Hiring midcareer executives is increasingly common, and in almost all industries the available talent pool is deepening. Both Chinese and global search firms have rapidly growing businesses that serve local and international companies. It is imperative to complete thorough background checks. Getting people to leave quietly in China often involves being silent on the cause of separation.
At the entry level, many graduates are available. However, many lack workplace-relevant skills, including even those with MBA qualifications, which are more often bought than earned and often come with a lack of self-awareness that can lead to a mentality of entitlement. As a result, many corporations hire and then weed out aggressively during the initial probation period. Once on board, retention of high performers often depends on a highly variable compensation structure and dismissing underperformers.
While you will likely have to work with "sons and daughters" of government officials as business partners, it does not mean that you have to employ them. Outside of some companies in financial services, few international firms do.
If protecting intellectual property (IP) in China is a concern, consider it very hard if that IP needs to actually come to China. Some companies in the technology sector have been very successful, even while not bringing core IP into China. Secondly, consider if the cost of loss of IP could be contained solely in China. Again, in technology, multinationals have aggressively and successfully sued Chinese companies outside China that have taken IP from multinationals in China and used it outside China. China is evolving fast on IP protection, with more and more Chinese companies suing other Chinese companies. It is becoming increasingly likely that a Chinese partner will recognize the value of IP and be willing to protect IP developed jointly with them. A practical means of making it harder for global IP to leak into China is to establish a stand-alone IT architecture for China that has no access to servers at headquarters.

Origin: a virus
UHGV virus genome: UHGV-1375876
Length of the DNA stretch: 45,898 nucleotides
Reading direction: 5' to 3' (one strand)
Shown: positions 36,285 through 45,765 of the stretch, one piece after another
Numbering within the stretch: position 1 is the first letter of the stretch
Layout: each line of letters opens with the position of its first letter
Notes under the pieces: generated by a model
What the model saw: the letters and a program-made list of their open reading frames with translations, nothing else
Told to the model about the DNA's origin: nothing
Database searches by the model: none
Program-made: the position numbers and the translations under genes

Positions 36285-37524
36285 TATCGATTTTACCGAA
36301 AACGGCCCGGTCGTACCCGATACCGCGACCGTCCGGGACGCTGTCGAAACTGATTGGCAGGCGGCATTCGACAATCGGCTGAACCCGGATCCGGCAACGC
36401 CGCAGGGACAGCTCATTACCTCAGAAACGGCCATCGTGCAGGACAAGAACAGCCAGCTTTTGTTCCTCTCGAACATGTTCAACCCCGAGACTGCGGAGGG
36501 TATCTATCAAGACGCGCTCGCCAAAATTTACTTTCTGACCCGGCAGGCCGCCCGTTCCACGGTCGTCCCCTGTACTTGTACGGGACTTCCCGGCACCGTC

China is likely to be a more volatile economy. Taking a through-cycle viewpoint rather than a "quarterly performance versus plan" mind-set is key to motivating your China team and to convincing them that you are committed to China for the long term. Indeed, downturns in China have proved to be attractive moments to double down. When partners or governments are under stress, new partnerships and licenses can become available to foreign partners that are willing to step up and invest. Even after 30 years, few multinationals adopt this mind-set.
Don't do anything to compromise your global brand and reputation. If you can't do business the way you want to, then don't do it at all. There may be opportunities to make money in the short and medium term, but shortcuts will eventually be made transparent. The Chinese government will be well aware of how you are operating, and the anticorruption campaign is not going to go away. Don't assume that because your suppliers are international companies that they are automatically operating to the global standards you expect; verify that they are.
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Ten principles for doing business in China
Foreign companies in China must learn that respect is paramount